Now, I’ve been pretty blunt in talking about Kayla and her shortcomings but I’m not doing it to be mean to this fictional character, frankly I do it because I see a lot of my former self (and if I’m being honest, my current self as well) in her.  Like, to the point where the movie is hard for me to review without getting a bit more personal than I’d like to.  The film was directed by Bo Burnham a twenty seven year old standup comedian whose previous work I am not really familiar with.  A lot of people have wondered why this guy would be so able to get into the mind of a post-millennial girl like this, but seeing the film it makes sense.  This isn’t really a movie about what it’s like to be a girl or even what it’s like to be part of Generation Z so much as it’s a movie about what it’s like to be a true introvert.   There are plenty of moments here I can relate to a bit too well: desperately not wanting to go to a party that you’ve been given an invitation to at the behest of the host’s mother, posting things online only to have most of the world not give a shit, getting “busted” hiding out in a corner rather than conversing with others, general befuddlement about the life advice “be yourself,” the list goes on.  It’s about as close as any coming of age movie has gotten to reflecting my own experiences, which you’d think would make me love the movie and in one sense that’s true, I certainly appreciate what it’s doing and on the other hand it kind of makes the movie hard to watch for me.  Some of the film’s moments of awkwardness and cringe inducing social interactions almost gave me a sort of PTSD-like flashback to some of the less pleasant moments of my own adolescence.  As such watching the movie was in many ways a more tense experience than watching most full-on horror movies.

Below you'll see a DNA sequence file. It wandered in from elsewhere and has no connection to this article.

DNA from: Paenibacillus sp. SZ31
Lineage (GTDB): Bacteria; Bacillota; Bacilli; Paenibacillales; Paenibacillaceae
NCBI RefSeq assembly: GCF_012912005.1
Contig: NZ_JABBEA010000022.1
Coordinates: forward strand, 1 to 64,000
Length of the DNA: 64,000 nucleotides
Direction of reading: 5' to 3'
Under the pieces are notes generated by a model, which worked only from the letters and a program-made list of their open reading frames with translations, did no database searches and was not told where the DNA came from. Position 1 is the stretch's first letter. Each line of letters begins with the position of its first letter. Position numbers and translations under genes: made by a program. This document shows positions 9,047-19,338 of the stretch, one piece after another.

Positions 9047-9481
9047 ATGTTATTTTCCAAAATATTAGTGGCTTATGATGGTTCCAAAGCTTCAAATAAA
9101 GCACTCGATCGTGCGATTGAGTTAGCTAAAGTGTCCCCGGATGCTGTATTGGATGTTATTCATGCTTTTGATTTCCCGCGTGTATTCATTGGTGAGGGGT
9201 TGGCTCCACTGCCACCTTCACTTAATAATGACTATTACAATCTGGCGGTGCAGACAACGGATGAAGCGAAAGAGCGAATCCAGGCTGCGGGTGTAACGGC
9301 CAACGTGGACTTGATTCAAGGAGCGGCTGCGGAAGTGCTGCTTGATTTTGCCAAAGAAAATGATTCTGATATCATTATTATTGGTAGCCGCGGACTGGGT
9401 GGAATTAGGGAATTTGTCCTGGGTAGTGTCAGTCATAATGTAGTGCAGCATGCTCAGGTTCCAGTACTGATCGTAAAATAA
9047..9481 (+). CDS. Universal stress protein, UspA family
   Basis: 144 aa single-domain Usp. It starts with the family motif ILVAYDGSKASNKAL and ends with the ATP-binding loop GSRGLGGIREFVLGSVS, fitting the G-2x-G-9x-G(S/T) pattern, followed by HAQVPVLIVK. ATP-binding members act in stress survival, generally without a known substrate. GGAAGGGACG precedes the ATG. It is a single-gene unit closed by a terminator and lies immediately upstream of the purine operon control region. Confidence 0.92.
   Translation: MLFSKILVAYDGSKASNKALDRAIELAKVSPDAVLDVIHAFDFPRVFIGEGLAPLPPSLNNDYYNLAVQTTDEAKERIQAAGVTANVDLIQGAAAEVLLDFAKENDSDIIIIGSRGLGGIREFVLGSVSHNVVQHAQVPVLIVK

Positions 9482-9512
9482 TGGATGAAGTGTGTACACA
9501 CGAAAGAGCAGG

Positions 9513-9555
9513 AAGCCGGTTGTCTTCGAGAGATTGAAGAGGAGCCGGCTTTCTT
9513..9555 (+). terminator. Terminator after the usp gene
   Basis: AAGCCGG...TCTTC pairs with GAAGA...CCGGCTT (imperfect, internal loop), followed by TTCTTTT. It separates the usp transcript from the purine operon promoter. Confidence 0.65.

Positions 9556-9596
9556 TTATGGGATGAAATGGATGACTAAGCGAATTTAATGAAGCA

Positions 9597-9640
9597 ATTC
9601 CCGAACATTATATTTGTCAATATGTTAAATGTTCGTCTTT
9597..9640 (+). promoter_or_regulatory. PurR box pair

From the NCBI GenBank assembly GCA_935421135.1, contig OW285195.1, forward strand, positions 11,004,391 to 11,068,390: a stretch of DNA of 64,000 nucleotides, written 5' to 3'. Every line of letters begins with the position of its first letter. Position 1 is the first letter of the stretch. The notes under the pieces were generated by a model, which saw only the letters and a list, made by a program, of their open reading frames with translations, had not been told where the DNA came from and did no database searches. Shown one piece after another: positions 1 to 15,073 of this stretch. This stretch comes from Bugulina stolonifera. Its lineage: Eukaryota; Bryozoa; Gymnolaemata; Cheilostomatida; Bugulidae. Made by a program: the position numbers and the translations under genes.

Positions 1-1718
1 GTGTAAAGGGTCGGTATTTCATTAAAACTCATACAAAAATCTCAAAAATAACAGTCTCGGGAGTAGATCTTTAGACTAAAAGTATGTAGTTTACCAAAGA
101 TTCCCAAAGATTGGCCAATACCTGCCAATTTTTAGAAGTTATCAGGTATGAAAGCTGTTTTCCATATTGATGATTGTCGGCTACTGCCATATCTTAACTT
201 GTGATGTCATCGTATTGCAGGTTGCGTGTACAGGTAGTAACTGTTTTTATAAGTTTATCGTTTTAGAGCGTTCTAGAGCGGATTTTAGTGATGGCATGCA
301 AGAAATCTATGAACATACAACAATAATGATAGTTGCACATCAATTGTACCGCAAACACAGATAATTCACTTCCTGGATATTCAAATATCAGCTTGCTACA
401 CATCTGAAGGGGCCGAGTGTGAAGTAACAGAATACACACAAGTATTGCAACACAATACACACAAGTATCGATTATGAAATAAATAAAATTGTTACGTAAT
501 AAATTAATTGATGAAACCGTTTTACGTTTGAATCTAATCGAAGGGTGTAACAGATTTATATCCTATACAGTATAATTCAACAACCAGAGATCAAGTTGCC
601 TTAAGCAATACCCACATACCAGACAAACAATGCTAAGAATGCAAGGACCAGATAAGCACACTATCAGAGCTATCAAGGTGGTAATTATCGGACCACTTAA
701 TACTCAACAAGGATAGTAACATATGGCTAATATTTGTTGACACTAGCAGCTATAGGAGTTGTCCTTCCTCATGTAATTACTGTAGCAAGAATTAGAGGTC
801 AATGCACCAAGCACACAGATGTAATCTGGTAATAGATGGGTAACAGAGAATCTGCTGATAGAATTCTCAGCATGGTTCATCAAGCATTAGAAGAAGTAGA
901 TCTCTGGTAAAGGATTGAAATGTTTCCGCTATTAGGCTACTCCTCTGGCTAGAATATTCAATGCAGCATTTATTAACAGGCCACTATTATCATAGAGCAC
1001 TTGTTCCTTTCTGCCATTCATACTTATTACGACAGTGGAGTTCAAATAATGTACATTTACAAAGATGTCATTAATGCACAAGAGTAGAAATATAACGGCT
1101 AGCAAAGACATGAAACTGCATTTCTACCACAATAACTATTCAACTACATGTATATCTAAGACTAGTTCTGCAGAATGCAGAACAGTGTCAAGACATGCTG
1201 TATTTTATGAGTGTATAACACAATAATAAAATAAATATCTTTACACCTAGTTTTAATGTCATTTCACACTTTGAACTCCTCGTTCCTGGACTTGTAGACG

So how does this compare to the other big coming of age movies of the era: Boyhood and Lady Bird?  Well, I’ve explained why I consider it a bit more relatable and accurate than both of them, but I’m not sure I’d call it better.  There are certainly some problems to be found in it.  I feel like the movie could have done a little more to define what Kayla is like when she isn’t being socially awkward.  Does she have a hobby aside from making advice videos?  Does she have ambitions? Does she read or watch movies?  In some ways the film remains just as oblivious to Late in the film she offhandedly mentions that she likes the show “Rick and Morty” and that tiny tidbit almost seems to say more about her interests than most the rest of the film.  I also think the audio of Kayla’s Youtube videos played ironically over a contradictory point in her life is a device that the movie probably uses a few too many times.  Also there’s a moment in a car late in the film which, while tense and interesting in its own right, does sort of feel like a bit of a tangent from the rest of the themes and conflicts of the film and doesn’t quite feel like the right climax.  Still, it’s hard not to be impressed by Eighth Grade, it’s an extremely honest film that displays a perspective that I don’t think has ever really shown up on film before, at least not in the same way.  I may never want to watch this movie again, but I’m sure glad it exists.

**** out of Five